Foodservice Equipment Reports

Consumer Confidence Ticks Up Mid-February Though Consumers Appear Conflicted

The mid-month reading on consumer sentiment from Thomson Reuters/University of Michigan Surveys of Consumers surprised some observers by popping up to 76.3 from the final January reading of 73.8. Economists polled by Reuters had expected the index to rise only slightly. The current conditions and expectations measures also rose.

Surprisingly, households with incomes below $75,000 were among the most optimistic, “with expected gains in employment more than offsetting declines in after-tax incomes due to the end of the payroll tax cut,” Surveys Chief Economist Richard Curtin said.

Many economists expected the payroll tax increase and rising gasoline prices to temper confidence. The Census Bureau’s advance report on retail and foodservice sales Feb. 13 had overall retail sales up only 0.1% in January after a half point increase in December. Foodservice sales were flat.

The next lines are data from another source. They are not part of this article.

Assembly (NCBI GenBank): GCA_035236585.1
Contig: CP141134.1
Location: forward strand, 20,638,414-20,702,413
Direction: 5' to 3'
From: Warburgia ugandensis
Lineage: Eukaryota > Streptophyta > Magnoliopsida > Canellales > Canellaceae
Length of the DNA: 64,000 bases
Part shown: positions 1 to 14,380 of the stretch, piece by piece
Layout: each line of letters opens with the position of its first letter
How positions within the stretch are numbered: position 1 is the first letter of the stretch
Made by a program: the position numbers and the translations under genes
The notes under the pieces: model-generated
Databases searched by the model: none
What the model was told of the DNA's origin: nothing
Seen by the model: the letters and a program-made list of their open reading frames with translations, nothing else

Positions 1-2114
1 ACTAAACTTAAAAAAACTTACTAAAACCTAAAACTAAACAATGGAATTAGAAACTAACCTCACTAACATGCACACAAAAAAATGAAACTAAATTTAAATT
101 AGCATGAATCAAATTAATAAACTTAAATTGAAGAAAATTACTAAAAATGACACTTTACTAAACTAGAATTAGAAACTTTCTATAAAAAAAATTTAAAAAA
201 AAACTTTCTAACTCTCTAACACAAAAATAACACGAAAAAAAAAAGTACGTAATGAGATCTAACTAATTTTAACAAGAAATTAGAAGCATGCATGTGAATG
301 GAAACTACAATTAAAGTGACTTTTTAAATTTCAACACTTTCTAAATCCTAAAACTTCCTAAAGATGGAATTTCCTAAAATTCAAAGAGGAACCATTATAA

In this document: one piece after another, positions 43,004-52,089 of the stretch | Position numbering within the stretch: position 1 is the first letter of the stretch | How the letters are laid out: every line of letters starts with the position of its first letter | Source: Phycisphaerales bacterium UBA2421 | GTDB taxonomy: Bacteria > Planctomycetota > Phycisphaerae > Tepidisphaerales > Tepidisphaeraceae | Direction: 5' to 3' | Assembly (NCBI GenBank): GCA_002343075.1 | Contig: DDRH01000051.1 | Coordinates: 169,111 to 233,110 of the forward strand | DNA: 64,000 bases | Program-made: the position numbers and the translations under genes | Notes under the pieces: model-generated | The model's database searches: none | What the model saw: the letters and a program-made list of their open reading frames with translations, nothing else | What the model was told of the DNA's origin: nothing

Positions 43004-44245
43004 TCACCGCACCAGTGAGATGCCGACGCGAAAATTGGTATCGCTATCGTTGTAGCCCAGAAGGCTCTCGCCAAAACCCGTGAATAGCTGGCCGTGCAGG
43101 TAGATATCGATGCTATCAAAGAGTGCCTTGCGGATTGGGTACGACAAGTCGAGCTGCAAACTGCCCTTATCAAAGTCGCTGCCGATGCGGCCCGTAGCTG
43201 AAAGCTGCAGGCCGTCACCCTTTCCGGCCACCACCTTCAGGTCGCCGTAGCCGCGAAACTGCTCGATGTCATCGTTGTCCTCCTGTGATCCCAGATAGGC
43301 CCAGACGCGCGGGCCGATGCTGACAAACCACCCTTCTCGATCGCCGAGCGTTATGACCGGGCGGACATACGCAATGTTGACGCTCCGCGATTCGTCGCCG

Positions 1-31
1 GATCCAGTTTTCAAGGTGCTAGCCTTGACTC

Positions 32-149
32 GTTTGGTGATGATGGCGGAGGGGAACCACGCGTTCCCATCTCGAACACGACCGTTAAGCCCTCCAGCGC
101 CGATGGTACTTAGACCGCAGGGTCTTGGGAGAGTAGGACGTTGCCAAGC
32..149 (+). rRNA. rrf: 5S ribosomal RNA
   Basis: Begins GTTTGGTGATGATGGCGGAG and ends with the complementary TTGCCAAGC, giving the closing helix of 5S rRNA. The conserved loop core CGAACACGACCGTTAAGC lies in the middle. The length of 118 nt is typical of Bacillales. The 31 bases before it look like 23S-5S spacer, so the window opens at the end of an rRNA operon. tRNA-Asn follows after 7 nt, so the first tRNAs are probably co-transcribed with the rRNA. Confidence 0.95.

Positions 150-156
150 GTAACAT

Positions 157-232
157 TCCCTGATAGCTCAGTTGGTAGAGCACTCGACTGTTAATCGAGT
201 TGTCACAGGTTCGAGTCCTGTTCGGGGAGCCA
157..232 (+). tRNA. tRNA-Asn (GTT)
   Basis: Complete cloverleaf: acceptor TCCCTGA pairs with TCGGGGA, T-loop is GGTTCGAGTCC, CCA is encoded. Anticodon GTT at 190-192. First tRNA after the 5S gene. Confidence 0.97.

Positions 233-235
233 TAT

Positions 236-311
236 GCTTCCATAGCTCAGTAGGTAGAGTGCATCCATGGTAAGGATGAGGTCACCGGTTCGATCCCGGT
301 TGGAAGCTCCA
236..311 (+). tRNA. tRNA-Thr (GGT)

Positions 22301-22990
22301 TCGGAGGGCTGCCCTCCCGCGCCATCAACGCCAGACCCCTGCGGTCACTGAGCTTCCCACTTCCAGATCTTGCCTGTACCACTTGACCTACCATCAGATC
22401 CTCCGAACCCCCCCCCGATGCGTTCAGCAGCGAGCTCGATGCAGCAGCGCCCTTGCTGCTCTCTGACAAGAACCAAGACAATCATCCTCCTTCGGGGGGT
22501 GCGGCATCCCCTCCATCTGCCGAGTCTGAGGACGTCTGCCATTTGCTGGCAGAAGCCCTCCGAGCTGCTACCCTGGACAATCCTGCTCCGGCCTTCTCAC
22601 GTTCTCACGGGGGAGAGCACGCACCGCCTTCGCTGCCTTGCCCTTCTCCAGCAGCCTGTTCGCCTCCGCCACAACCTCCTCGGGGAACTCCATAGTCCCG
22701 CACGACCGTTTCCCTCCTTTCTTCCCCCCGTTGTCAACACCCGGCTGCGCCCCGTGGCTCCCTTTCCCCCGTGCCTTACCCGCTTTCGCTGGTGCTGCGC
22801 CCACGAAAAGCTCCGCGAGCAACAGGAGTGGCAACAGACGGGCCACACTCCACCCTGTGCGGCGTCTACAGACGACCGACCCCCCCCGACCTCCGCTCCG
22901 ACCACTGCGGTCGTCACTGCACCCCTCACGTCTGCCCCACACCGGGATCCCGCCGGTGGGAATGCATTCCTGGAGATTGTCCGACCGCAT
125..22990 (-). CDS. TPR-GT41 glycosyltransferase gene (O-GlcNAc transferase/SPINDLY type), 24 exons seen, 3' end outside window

And it’s not that consumers expect their incomes to increase in any measurable way. Curtin also noted that expectations for inflation-adjusted incomes remain quite negative because “even the current low rate of inflation (consumer prices rose only 1.7% in 2012) is dramatically higher than the zero growth rate expected for household income.”

Still the positive jobs reports appear to be buoying confidence that the U.S. economy is gradually improving. We’ll have to see later in the month and as the year progresses whether that confidence withstands the early run-up in gas prices and the sequester battle in Washington, D.C.

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